JTF (just the facts): A total of 24 photographs and mixed media works, variously framed/matted or unframed, and hung/displayed in the entry area, the main gallery space, and the smaller North gallery. 9 of the works are toned gelatin silver prints made in 1974 or 1975; they are each sized 11×14 and come in editions of 5 or 10. The rest of the works combine toned gelatin silver prints, Polaroids, and photograms with silicone caulk, spray paint, and other found materials; they range in size from 14×12 to 28×25 and are each unique. All of the works on view were made between 1974 and 2010. A monograph of the Cancellations series was recently published by powerHouse Books (here). (Installation shots at right.)
Comments/Context: While the current crop of gallery shows has us all thinking about the evolving intersections of photography and sculpture, Thomas Barrow has been experimenting with many of these same ideas for the better part of the last 40 years. This show provides a succinct sampler of his investigations, from a healthy group of works from his Cancellations series from the mid 1970s (for which he is likely best known) to a handful of increasingly three dimensional pieces from each of the following decades. Taken as a whole, it’s an eclectic, uneven body of work, but it certainly provides a broad catalog of original ideas of how the object quality of photographs can be exploited in art making.
When I first encountered Barrow’s Cancellations at AIPAD several years ago, my initial reaction to them was that they seemed conceptually flip, the slashing X across the images a kind of academic joke. But seeing them again here and looking more closely this time, I found them much richer and more intriguing than I had originally understood. The images themselves traverse now familiar 1970s New Topographics ground: roadsides, construction sites, chain link fencing, and ugly strip malls, captured in elegant black and white. Barrow then took his negatives and carved urgent gestural lines across the images, making variations on straight and squiggled Xs (along with a few dark circular dots), often playing against the planes and lines in the underlying image. The effect is two-fold: it’s a bold negation/rejection of the content of the pictures, and it simultaneously transforms the photographs from being windows on a particular suburban landscape into physical objects with a conscious element of surface texture. It’s an unexpected and smart intervention that gives the works a jolt of conceptual vigor.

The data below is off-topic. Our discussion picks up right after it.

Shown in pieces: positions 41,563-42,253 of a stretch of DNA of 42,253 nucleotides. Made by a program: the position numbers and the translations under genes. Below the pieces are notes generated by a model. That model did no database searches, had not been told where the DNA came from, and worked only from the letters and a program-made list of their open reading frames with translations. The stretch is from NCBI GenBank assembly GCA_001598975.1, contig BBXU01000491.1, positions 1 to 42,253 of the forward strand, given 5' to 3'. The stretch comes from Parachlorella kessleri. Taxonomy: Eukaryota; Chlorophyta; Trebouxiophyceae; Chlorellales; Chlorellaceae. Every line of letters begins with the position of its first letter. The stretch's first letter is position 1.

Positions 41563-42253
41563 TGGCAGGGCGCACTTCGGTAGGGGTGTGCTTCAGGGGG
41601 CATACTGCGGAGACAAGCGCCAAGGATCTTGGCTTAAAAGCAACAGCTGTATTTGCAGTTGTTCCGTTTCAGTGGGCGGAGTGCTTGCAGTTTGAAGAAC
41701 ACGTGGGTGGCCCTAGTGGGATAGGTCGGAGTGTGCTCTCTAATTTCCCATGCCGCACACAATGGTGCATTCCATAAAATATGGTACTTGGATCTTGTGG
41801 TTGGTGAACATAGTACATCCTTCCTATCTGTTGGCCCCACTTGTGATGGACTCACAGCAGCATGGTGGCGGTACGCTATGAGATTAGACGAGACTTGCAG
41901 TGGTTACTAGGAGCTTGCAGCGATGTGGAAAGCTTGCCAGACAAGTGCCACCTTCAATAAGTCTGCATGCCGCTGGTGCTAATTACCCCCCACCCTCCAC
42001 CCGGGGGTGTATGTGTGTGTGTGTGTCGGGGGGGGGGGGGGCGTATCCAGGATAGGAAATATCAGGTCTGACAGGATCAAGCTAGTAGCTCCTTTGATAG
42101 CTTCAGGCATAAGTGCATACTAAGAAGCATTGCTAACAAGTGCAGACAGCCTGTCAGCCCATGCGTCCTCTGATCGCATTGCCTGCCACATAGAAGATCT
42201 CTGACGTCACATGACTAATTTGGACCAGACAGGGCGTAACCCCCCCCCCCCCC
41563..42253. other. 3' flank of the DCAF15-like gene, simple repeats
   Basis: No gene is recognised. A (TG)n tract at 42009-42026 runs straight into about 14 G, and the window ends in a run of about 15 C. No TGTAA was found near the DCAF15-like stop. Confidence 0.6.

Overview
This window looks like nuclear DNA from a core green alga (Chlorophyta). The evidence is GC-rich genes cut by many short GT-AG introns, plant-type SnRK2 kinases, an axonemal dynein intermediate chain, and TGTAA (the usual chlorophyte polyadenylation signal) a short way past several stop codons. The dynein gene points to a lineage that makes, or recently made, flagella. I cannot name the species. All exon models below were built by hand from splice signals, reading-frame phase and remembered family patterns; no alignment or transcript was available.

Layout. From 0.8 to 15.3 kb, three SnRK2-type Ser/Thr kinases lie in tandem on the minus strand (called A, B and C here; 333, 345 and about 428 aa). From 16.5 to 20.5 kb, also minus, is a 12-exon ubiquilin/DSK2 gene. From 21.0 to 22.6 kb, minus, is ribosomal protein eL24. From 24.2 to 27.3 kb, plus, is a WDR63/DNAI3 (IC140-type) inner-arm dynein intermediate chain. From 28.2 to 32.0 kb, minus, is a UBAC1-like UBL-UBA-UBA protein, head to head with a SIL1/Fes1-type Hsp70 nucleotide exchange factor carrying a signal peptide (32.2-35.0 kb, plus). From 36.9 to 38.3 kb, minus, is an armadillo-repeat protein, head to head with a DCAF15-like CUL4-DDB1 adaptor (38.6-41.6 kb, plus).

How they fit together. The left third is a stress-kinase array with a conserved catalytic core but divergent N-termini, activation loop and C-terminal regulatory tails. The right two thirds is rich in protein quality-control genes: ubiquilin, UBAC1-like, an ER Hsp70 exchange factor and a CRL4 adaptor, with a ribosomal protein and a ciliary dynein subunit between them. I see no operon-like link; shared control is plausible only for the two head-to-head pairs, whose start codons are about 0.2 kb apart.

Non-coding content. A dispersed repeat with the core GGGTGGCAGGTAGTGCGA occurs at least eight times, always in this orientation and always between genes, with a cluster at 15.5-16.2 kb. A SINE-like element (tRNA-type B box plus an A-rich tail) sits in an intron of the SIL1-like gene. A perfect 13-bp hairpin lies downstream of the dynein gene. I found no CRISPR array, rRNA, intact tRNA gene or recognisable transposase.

In the early 1980s, Barrow extended this cancellation idea by physically tearing his photographs into pieces and reassembling them with thick gooey silicon caulk; the effect is even more deconstructed and Matta-Clark incised, the images falling apart and being held together. He then turned to messy overlapped photograms often covered with spray paint, stencils, and attached Polaroids, starting to build up from the flatness of the picture plane with the collaged snapshots. In subsequent works, he has left the safety of the frame entirely for heaps and clusters of Polaroids glued together into squishy agglomerations. Peeping Tom connects images of TV screens, eyes, and faces, while Hare Reliquary heads for overstuffed Joseph Cornell, with a vertical box full of bunnies and marshmallow Peeps, decorated with Polaroids clothes-pinned to the sides. His most recent works are rebus-like bags of random discarded stuff, with photographs just one of the many objects thrown into the visual and cultural blender.
What I like about this show and about Barrow’s work in general is that it isn’t afraid to take risks and cross boundaries. Not all of it entirely succeeds for me, but I am intellectually interested by his fits and starts, his experiments and his innovations. His view of photography is tangled and snarled up, increasingly a part of a media saturated whole rather than an end in and of itself. Those looking for the physical edges of our changing medium would be well advised to dig in and analyze what’s here, as it’s a map of iterative extensions and fanciful speculations.
Collector’s POV: The works in this show are priced as follows. The prints from the Cancellations series are either $4500 or $5500 each, and the larger, more sculptural works range from $7500 to $9500 each. Barrow’s work has very little secondary market history, so gallery retail likely remains the best option for those collectors interested in following up. Barrow is also represented by Joseph Bellows Gallery in La Jolla (here).